The Riviera Maya Travel Guide
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Plan Your Riviera Maya Vacation

Mexico's Caribbean coast is full of treasures, from spectacular white-sand beaches and offshore reefs to some of the Yucatán Peninsula's most beautiful Mayan ruins. Unsurprisingly, much of the region is also full of tourists, who come from around the world to bask in the sun and soak up the unique Mayan-Mexican culture. From Bahía Petempich in the north down to Punta Allen in the south, it has more than 23,000 hotel rooms, plus countless restaurants, shops, and other tourist amenities.

The entire area can essentially be divided into three types of terrain: developed coast, national reserve, and wild coast. The top stretch from Bahía Petempich to Tulum has the greatest concentration of sights and services, and includes some of the Yucatán's most memorable ruins and cenotes. The bottom stretch, from the southern border of Sian Ka'an to Xcalak (and inland to Chetumal), is where civilization thins out. Here in the "Costa Maya" you'll find the most alluring landscapes. Sandwiched between the two is the sprawling wilderness of the Reserva de la Biósfera Sian Ka'an: a pristine preserve that is both a shelter for myriad species of wildlife (including jaguars and manatees) and a window to a time before resort development changed this coast forever.

Discovering the Riviera Maya is easy. One road, the Carretera 307, cuts all the way through to the border of Belize and will take you everywhere you want to go. The well-paved conduit is a convenient way to cover long distances between sights, but on your journey there's little to see beyond road signs and the monumental resort entrances marking access roads. Although exploring the region is about the soft sway of palms along sparkling sands, it's also about the highway miles you'll cover to get there.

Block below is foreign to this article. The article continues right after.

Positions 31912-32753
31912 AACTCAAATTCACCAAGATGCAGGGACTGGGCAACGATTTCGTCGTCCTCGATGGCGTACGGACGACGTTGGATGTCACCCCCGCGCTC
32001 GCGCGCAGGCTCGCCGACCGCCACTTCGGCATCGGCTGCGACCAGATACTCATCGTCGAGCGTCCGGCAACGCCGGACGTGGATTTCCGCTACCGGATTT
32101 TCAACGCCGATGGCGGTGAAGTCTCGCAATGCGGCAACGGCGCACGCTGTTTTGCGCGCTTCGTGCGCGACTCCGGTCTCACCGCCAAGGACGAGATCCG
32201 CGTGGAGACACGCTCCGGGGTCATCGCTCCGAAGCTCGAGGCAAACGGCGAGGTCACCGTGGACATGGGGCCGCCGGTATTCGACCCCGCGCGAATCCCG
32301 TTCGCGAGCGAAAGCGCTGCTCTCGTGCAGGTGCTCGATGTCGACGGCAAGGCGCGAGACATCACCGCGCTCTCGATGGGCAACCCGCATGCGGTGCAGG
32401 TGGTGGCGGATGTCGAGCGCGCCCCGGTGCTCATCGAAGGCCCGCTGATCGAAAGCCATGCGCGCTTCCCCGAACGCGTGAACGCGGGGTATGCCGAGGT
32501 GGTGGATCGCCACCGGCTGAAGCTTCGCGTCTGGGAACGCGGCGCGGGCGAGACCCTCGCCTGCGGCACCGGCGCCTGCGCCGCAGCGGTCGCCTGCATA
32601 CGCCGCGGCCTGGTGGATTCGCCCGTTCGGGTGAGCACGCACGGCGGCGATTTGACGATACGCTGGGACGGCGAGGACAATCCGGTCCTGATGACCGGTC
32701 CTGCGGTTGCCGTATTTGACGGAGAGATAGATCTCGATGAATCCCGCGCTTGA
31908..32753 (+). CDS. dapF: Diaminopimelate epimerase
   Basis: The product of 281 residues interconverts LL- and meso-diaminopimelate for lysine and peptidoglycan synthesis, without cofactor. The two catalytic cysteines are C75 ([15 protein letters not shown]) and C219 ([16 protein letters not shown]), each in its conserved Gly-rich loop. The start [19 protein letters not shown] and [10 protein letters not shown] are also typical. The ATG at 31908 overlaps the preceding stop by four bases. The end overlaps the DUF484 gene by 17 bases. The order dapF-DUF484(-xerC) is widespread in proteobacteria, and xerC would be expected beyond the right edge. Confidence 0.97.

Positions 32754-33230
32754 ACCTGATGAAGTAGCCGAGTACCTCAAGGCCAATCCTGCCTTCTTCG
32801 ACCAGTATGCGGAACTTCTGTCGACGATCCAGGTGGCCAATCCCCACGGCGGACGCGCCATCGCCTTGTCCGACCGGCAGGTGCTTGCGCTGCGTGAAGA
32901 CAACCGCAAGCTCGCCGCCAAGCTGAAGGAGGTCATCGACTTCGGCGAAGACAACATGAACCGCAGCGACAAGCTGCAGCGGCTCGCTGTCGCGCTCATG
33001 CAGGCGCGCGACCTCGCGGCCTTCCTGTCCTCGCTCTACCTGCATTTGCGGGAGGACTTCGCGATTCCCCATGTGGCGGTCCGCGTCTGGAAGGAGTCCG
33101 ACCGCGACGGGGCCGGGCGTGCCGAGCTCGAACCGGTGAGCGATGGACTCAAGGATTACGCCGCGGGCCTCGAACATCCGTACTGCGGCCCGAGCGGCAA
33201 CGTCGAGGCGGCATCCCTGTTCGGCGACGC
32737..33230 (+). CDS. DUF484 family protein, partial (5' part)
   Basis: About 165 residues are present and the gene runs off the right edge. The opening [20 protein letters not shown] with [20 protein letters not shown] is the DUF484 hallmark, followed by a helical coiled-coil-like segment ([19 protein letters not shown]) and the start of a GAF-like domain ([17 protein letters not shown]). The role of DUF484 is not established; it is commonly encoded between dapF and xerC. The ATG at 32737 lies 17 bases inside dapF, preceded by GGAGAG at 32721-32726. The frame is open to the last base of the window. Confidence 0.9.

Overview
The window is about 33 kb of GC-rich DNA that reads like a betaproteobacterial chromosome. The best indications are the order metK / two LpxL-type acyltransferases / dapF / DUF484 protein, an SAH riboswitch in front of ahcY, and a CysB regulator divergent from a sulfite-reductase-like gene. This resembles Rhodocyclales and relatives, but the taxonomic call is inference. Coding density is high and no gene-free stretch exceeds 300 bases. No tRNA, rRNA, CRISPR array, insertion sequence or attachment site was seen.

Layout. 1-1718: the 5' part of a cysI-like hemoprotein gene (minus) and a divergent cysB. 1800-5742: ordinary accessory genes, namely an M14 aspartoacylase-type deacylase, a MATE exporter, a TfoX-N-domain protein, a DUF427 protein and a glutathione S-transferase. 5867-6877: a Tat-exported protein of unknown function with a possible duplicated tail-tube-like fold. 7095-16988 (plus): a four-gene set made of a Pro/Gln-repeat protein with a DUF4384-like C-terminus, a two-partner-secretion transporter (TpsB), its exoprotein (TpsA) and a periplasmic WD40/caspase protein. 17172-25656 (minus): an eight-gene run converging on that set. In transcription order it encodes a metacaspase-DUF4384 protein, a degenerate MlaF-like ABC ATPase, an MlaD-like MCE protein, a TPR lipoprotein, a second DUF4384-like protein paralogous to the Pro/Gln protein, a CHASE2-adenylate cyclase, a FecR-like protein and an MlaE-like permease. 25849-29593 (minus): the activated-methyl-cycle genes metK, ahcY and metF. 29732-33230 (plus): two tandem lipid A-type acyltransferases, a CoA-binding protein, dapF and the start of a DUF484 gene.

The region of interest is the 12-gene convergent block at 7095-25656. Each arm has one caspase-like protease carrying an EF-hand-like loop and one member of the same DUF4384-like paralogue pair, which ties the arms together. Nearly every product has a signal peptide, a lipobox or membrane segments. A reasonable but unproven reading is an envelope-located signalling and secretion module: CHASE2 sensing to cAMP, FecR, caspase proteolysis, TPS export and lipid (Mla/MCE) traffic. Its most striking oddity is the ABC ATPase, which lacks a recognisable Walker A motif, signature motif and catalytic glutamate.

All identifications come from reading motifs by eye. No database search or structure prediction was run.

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Top Reasons To Go

  1. Tulum Only an hour south of Playa del Carmen, the ruins are a dramatic remnant of a sophisticated pre-Columbian people overlooking the Caribbean—one of Mexico's classic views.
  2. Casting for bonefish These elusive shallows-dwellers, off the Chinchorro Reef near the Reserva de la Biósfera Sian Ka'an, can match wits with even the most seasoned fly-fisher.
  3. Relaxing at a spa The Riviera Maya is flush with luxurious spas, some incorporating native ingredients and ancient rituals into their treatments.
  4. Snorkeling and diving outer reefs and cenotes The Mesoamerican Barrier Reef, Banco Chinchorro, and freshwater cenotes (cavernous sinkholes) are teeming with marine life.
  5. Soaking up local culture Cradled between mangrove and sea, the quaint fishing village of Puerto Morelos has maintained its authenticity despite neighboring growth.

When To Go

When to Go

Peak Season is November through April. The coastal weather is heavenly, with temperatures of 27°C (80°F) and near-constant ocean breezes. Hotel...

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